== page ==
In the last 24 hours, McConnell has changed his mind.  McConnell and future Majority Leader Chuck Schumer are discussing using emergency rules to possibly bring the Senate back from its recess early.  What's worse for Trump is that McConnell is now indicating he may support the House's impeachment articles.  He would no doubt bring with him at least 16 more Republicans, enough to secure Trump's conviction.

But that's not the vote McConnell and the other Senate Republicans are most interested in.  Following Trump's conviction, a second vote would be taken on whether to disqualify Trump from ever holding federal office again.  The disqualification vote would take just a simple majority.  Most Republicans in the Senate want Trump gone. 

Over the last four years, the GOP has jettisoned its conservative principles to become a personality cult which feeds on Trump's lies and wild conspiracy theories.  Supposedly McConnell is bothered by the GOP's loss of its conservative principles.

Back in the real world, McConnell cares little about conservative principles, but cares a lot about political power.  The fact is last November Trump ran behind virtually every Republican statewide candidate in the country.  Then the Georgia runoff election came, and in a protest vote against Trump, Republican voters crossed over to elect two Democrats.  McConnell now views Trump as a political albatross.  He realizes the Democrats are about to hand him and his fellow Senate Republicans the opportunity to remove the Trump albatross from the neck of the Republican Party.  And they make take it.

OOP's short takes:

  • Three GOP members of Congress, Mo Brooks of Alabama, and Andy Biggs and Paul Gosar, both of Arizona, are being questioned about their role in assisting Ali Alexander, leader of the Stop the Steal group whose rally culminated in the storming of the Capitol.  Alexander is claiming he needs $2,000 a day for security since the rally because he is being targeted by “witches and Wiccans” who “are putting hexes and curses on us." Alexander has been convicted of two felonies, property theft in 2007 and credit card abuse in 2008.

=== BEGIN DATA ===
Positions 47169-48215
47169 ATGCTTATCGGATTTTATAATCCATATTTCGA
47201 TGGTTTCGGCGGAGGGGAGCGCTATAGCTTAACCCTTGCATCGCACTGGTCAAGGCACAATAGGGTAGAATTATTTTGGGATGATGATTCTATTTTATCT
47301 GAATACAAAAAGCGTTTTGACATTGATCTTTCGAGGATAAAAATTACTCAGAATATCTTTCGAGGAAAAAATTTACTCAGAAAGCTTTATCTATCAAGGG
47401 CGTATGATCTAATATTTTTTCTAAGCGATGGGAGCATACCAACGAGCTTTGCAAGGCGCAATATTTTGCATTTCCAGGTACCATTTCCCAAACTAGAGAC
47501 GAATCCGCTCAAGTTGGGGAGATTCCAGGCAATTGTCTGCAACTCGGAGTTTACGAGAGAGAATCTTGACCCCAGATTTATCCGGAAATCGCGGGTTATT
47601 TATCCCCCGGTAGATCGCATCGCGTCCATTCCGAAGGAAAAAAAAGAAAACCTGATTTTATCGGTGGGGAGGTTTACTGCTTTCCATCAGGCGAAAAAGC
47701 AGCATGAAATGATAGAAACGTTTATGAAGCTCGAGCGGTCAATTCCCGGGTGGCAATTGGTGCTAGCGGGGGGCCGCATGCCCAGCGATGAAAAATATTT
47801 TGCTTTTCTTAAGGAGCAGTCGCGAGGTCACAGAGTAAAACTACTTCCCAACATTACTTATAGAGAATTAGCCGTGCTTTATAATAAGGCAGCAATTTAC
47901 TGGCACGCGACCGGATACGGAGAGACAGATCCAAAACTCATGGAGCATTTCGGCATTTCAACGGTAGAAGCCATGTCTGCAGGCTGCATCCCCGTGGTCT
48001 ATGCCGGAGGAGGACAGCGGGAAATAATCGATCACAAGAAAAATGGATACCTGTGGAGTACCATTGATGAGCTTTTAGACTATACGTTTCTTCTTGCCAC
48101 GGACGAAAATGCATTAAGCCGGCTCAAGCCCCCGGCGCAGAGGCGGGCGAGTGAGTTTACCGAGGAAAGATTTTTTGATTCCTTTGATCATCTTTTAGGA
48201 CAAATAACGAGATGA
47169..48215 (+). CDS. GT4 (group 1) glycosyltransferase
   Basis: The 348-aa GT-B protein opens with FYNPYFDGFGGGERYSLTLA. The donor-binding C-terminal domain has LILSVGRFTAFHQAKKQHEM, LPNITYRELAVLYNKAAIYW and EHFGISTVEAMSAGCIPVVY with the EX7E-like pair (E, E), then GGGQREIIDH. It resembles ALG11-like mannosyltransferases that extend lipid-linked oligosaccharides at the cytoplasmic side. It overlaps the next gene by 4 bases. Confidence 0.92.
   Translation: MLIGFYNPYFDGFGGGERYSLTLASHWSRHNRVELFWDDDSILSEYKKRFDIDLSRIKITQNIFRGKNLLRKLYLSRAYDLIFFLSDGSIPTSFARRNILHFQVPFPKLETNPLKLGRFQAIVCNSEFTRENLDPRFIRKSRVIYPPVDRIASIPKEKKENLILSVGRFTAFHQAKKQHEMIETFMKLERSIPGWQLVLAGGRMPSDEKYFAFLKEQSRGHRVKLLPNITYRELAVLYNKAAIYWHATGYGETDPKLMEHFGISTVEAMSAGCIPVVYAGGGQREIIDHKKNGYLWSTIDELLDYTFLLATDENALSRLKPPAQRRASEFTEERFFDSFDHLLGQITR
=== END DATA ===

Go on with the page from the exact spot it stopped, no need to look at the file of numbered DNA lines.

• Don't be surprised if the attempted insurrection of the Capitol on the 6th turns out to involve a lot more planning and assistance than has so far been revealed.
  • Congressional criticism of Vice President Pence not implementing the 25th Amendment to remove Trump is beyond unfair.  Pence simply does not have the authority to do that on his own...he has to have a majority of the Cabinet members support his decision.  Given that three have already resigned since the coup attempt last week, Pence is left with several acting cabinet members i.e. Trump stooges, who would never vote to remove the President. The real blame for Pence's inability to use the 25th belongs with Congress as it has never used the option under the 25th Amendment to create another body to replace the cabinet when it came to considering the fitness of the President.  That should have been done decades ago.
  • Indiana's Eli Lilly's PAC has announced that it expects the Congressional candidates to whom it contributes should show “respect for people and respect for our democratic process and institutions" and that it would "suspend political giving to those who voted against certification of the 2020 election results.”  That includes, four members of Indiana's congressional delegation, Jim Banks, Jackie Walorski, Greg Pence, and Jim Baird.  Other Indiana members of Congress bailed on challenging the results after the attack on the Capitol.
  • The Lincoln Project has played a lead role in encouraging Corporate America to defund members of the Sedition Caucus.  Scores of companies have announced that they are cutting off contributions to those members of Congress who pulled the stunt of trying to challenge the electoral college results.
  • Some Republicans balked at wearing masks when members of the House were moved off floor to a more secure location.   Now they're angry at metal detectors being installed at the entrance of the House chambers.  Geez, when did my GOP become the party of stupid?

Sunday, January 10, 2021

Nikki Haley Attempts to Pivot Away from Trumpism; It is Time for Conservatives to Retake the GOP from Trump Cult

Following the Trump mob assault on Congress last Wednesday, I have watched a lot of Republican officials suddenly decide it was time to distance themselves from Trump.  One was former South Carolina Governor and UN Ambassador Nikki Haley.  From Politico:

Former U.N. ambassador Nikki Haley sharply criticized President Donald Trump over the Capitol riot and his behavior since the election, telling Republican National Committee members in a closed-door speech Thursday evening that Trump’s actions “will be judged harshly by history.”

That makes my blood boil.  Donald Trump's character was not suddenly revealed to Nikki Haley by what he did on Wednesday.  Trump's character was well-known to many of us Republicans before he was ever nominated in 2016.  Even if Haley was somehow in the dark about what type of person Trump was, she certainly knew what type of person he was by the time she ceased working for his administration in October 2018.

Former U.N. Ambassador Nikki Haley